Individual genotypes of the 24 STRs were not found to be associated with any documented phenotypes (note exception: DYS391 is on the Y chromosome, which if present in a DNA profile may indicate male sex). None of the 24 STRs are located within protein-coding exons (see Table 1) (see also Ref. ). Two of the STRs (VWA and D12S391) are colocated on the same arm of chromosome 12 (12p13) within 6 Mb [21, 22]. Twelve are located within introns of genes, with six of those being genes with known phenotypic associations (see Table 2). Mutations in the six genes are well documented as causative of the corresponding syndromes, but no mutations have been found to be in linkage disequilibrium with any tetra-nucleotide repeat genotypes. Of the intronic STRs, two (FGA and VWA) were within 400 bp of a splice site. All STR loci were associated (within 1 kb) with at least one phenotype according to published GWAS or quantitative trait loci (QTL) studies. TH01 was associated with the most phenotypes (18 traits) ranging from alcoholism  and schizophrenia  to autosomal recessive spinocerebellar ataxia , while DYS391 is believed to be associated only with hairy ears . Such genome wide studies often span large regions of the genome; our findings demonstrate that CODIS STR loci are located within such regions, and hence potentially linked to such traits. However, association with these traits does not imply necessarily that individual CODIS marker genotypes are predictive or causative of any particular trait. As expected, all regions were sprinkled with documented SNPs (see Table 1), with the region of TPOX having the most (33 SNPs) and the region of FGA having the fewest (four SNPs). Four SNPs (rs3829986 and rs41338945 near CSF1PO, rs34120165 near VWA, and rs28359647 near D1S1656) were among those commonly queried for the 1000 Genome Project; none of these are annotated in SNPedia. None of the STRs overlapped predicted enhancers. Ten of the STRs (CSF1PO, FGA, TH01, TPOX, VWA, D7S820, D18S51, D19S433, D1S1656, and Penta D) lay within predicted RNA-binding protein sites. Two STRs (D19S433 and D10S1248) lay within DNase I hypersensitivity sites and one (CSF1PO) lay within a transcription factor. The role of tetra-nucleotide repeats in RNA binding and DNase I hypersensitivity is unknown, although expanded tetra-nucleotide repeats may destabilize transcription factor binding sites . At this time, no correlation has been made between STR repeat sizes in humans and the impact on transcription factor binding. The Marshfield human genetic linkage maps include 14 of the 24 markers, with nine still in use and five identified as “cryptic duplicate markers” and removed from subsequent panels.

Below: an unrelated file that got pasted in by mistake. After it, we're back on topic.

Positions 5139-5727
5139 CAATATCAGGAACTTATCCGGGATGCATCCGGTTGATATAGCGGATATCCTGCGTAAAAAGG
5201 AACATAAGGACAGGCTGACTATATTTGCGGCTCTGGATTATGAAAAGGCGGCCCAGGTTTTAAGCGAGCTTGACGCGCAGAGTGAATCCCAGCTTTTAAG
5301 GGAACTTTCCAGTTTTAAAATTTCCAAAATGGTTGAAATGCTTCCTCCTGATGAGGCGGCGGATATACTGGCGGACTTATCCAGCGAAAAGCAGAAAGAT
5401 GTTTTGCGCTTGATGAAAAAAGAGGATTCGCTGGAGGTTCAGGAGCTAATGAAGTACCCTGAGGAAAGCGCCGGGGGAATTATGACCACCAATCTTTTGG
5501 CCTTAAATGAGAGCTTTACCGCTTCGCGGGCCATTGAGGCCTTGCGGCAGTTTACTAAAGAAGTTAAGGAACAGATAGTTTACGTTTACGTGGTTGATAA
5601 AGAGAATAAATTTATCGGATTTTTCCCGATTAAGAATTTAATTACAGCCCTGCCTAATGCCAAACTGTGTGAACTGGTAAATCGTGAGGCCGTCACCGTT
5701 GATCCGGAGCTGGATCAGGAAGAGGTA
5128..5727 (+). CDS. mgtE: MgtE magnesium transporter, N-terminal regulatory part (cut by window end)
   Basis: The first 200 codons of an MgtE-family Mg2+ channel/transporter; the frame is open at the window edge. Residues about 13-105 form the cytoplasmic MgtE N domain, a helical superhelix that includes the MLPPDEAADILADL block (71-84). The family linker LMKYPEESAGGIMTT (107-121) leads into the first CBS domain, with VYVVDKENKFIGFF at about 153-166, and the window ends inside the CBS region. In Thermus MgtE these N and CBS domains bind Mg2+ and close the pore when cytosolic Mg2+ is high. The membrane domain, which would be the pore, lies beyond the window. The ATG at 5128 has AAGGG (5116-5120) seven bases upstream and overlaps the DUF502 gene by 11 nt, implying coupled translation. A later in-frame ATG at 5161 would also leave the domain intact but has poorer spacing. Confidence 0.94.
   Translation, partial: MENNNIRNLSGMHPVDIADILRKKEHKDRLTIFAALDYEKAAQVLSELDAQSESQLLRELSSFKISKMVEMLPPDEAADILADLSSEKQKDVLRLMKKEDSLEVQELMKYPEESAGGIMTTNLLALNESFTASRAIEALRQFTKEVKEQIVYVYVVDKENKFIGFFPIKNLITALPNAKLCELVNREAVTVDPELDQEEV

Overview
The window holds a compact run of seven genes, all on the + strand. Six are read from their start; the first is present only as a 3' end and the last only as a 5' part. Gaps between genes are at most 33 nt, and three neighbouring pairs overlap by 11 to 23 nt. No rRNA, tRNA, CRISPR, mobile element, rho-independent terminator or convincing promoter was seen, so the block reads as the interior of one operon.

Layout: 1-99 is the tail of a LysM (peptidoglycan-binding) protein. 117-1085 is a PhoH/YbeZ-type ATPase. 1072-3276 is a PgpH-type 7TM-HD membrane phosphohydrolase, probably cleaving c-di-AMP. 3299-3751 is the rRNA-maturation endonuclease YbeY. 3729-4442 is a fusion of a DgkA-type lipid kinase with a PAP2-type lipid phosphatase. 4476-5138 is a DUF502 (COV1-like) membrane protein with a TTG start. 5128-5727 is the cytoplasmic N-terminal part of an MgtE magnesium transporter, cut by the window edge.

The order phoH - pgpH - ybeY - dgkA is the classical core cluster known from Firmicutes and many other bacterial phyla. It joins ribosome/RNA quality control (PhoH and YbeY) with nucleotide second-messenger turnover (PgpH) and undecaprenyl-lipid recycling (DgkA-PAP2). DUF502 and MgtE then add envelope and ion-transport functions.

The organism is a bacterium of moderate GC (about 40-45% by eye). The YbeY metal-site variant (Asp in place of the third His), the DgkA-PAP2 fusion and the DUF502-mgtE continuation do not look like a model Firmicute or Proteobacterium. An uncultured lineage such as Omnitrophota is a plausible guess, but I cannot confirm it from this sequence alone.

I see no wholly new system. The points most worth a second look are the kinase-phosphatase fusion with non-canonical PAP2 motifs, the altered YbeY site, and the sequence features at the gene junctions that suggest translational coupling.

|CODIS Marker||Cytogenetic Location||Intragenic or Distance from Nearest Gene||Included in Marshfield Human Genetic Linkage Maps||Number of (#) SNPs (dbSNP Build 132) Within 1 kb|